When Joseph Siow’s parents found out their son was tattooing strangers in their home, they were livid.
“I started practicing 20 years ago. Back then, tattoos were not mainstream. People tend to stigmatise you,” recounts the tattoo artist.
This didn’t stop Joseph from doing what he loves. Using needles, ink and dyes to create an intricate design on skin is an art form which spoke to him.
The self-taught artist cut his teeth into the tattoo industry by practising on himself and his friends about two decades ago. His parents finally came around when he set up his own studio in 2005.
Today, he is one of the most sought-after tattoo artist in Singapore and is the owner of Visual Orgasm, a tattoo studio in Haji Lane.
The prolific artist who specialises in realism, oriental and biomech tattoos is one of the stars in the new web series “Blood & Craft” that is produced by local independent film-maker Harry Chew and his collaborator, Michelle Loke.
It’s a heartfelt and intimate show that lacks a lot of the overproduction that characterises most reality/lifestyle channel television shows on tattoos. The show succeeds in telling the personal stories of its diverse and passionate characters – the tattoo artists, like veteran artist Joseph Siow and his mentee Kelvin Seow.
As Joseph rightly mentioned, tattoos have come a long way in Singapore. The practice of tattooing in Singapore began sometime before World War II. The art form was often seen on British and ANZAC soldiers who had their ships docked at Singapore Naval Base during the war, and was caught on among gang members decades later.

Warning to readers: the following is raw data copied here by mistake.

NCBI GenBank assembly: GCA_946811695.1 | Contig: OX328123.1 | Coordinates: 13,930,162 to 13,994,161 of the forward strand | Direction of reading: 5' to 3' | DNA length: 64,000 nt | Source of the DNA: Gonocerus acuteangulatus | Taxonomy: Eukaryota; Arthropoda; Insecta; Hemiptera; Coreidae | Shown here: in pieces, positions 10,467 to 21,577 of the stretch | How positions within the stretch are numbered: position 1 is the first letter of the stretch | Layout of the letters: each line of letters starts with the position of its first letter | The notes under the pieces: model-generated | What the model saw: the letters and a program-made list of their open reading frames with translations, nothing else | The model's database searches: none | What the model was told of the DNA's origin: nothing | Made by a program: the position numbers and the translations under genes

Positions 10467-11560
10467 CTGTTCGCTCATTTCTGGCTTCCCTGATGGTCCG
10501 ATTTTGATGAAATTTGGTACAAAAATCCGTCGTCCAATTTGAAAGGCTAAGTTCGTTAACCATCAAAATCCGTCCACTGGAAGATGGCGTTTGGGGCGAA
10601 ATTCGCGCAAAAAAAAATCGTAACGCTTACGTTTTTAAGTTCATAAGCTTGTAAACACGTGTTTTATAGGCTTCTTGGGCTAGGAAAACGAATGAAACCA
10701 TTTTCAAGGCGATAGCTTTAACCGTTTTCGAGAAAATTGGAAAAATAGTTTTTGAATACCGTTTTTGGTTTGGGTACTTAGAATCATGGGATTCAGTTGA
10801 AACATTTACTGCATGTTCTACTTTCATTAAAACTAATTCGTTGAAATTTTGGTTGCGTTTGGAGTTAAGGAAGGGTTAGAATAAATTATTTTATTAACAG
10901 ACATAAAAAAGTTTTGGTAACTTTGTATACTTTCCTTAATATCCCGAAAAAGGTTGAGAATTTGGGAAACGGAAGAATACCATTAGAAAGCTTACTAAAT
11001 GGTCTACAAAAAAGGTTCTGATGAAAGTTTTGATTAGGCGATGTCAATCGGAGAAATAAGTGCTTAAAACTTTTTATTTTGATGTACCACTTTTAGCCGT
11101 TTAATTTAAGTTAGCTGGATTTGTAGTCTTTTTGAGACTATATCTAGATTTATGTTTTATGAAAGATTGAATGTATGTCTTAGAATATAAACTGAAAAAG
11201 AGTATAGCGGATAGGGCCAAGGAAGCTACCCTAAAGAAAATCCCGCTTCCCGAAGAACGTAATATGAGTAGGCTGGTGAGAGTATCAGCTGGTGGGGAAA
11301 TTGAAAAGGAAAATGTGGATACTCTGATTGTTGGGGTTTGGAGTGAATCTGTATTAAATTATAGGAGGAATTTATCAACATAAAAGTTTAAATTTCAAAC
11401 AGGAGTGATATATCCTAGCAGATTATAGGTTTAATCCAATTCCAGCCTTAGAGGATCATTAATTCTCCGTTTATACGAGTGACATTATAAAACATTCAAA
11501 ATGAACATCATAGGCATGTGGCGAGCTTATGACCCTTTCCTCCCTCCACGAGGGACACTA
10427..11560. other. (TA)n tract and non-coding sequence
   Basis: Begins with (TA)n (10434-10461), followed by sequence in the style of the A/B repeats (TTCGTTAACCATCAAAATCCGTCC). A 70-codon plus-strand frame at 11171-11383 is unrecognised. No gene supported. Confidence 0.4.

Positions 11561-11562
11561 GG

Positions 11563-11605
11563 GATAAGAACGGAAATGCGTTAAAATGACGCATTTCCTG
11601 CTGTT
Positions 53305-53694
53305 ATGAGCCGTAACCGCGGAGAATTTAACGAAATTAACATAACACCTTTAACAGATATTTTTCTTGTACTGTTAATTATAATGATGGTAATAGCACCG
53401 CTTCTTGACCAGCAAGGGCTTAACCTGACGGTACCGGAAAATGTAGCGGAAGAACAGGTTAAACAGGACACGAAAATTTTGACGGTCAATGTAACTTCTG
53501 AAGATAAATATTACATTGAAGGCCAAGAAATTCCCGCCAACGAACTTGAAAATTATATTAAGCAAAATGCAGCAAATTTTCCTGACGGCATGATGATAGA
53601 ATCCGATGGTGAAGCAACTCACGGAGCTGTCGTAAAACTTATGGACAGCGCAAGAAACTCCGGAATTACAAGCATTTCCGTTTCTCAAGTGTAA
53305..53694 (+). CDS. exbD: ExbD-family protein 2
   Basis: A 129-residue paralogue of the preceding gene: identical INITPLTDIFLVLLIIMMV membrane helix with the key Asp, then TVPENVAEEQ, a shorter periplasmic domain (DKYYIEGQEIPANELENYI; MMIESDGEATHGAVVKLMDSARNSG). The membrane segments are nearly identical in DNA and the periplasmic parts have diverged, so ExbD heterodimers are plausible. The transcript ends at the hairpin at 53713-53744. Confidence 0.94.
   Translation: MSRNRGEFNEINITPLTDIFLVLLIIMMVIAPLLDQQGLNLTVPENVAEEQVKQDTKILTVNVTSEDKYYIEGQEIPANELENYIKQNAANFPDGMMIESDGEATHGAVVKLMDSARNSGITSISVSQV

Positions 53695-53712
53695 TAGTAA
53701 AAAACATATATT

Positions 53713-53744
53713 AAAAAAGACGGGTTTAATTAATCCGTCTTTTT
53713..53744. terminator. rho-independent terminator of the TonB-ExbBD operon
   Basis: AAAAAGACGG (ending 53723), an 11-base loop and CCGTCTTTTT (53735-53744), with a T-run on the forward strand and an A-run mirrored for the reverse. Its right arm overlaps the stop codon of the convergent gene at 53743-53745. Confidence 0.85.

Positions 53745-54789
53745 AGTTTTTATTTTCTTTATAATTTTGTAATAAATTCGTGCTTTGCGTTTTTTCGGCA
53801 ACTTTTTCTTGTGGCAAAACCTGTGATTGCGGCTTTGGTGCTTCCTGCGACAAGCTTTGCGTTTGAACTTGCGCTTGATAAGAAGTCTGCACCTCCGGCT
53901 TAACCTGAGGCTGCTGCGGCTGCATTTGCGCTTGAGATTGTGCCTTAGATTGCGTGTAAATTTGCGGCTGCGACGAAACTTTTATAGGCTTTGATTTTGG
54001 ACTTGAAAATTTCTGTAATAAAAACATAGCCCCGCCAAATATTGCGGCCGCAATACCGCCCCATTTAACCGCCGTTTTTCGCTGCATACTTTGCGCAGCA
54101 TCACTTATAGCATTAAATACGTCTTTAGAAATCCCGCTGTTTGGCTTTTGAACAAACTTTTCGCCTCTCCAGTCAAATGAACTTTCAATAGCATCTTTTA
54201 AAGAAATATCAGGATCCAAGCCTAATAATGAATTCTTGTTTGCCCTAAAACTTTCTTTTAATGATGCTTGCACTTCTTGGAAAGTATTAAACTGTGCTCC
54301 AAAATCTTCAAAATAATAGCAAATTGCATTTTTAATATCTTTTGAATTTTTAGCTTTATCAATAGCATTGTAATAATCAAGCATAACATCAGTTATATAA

Today, the nation’s body ink industry has moved past its secret society heyday and is seen as a form of self-expression. The prejuce, while not having disappeared completely, is certainly greatly diminished.
Just ask Joseph’s protege, Kelvin Leow, who runs his own two-storey studio, The Standard Tattoo, in North Bridge Road.
The idea of entering the tattoo trade came to him because he wanted a neck tattoo and full sleeve but was afraid that getting inked would affect his chances of employment. He eventually joined the tattoo industry when Joseph agreed to take him under his wings.
“According to my mentor, I couldn’t even draw the difference between an apple and an orange in the beginning. Whenever I drew something wrong, he (Joseph) would just crush the paper and throw it at me.”
It took a while but his diligence and perseverance paid off. The 31-year-old was also able to leverage on the proliferation of social media and by posting his works online, he was able to amass an impressive following of over 8,000 followers.
Even Singapore Olympic champion swimmer Joseph Schooling engaged him when he wanted to commemorate his historic 100m butterfly victory in Rio 2016 with a tattoo of the Olympic rings on his arm.
Like father, like daughter
It’s no secret that it took years of dedication into their craft for both Joseph and Kelvin to get to where they are today.
Joseph’s 11-year-old daughter is getting a headstart in this gruelling but satisfying art form.
“My daughter loves to draw. I think she inherited the genes from me. I’ve been trying to get her to draw more tattoo designs and I’ve been teaching her the history and culture of tattoo,” said Joseph.
He added: “It’s not an easy apprenticeship. Tattooing involves a lot of patience and skills and you can’t make any wrong move. I’m pretty strict with what I teach them. Most of them can’t take the pressure.”
While most kids his daughter’s age might be sketching with a pencil on paper, Joseph’s daughter is already perfecting her work on fake skin.
She has even worked on an actual human canvas, a friend of her father who is a fellow tattoo artist in the Philippines.
It seems the apple doesn’t fall too far from the tree.
Tune in to Blood & Craft on YouTube to catch all the action.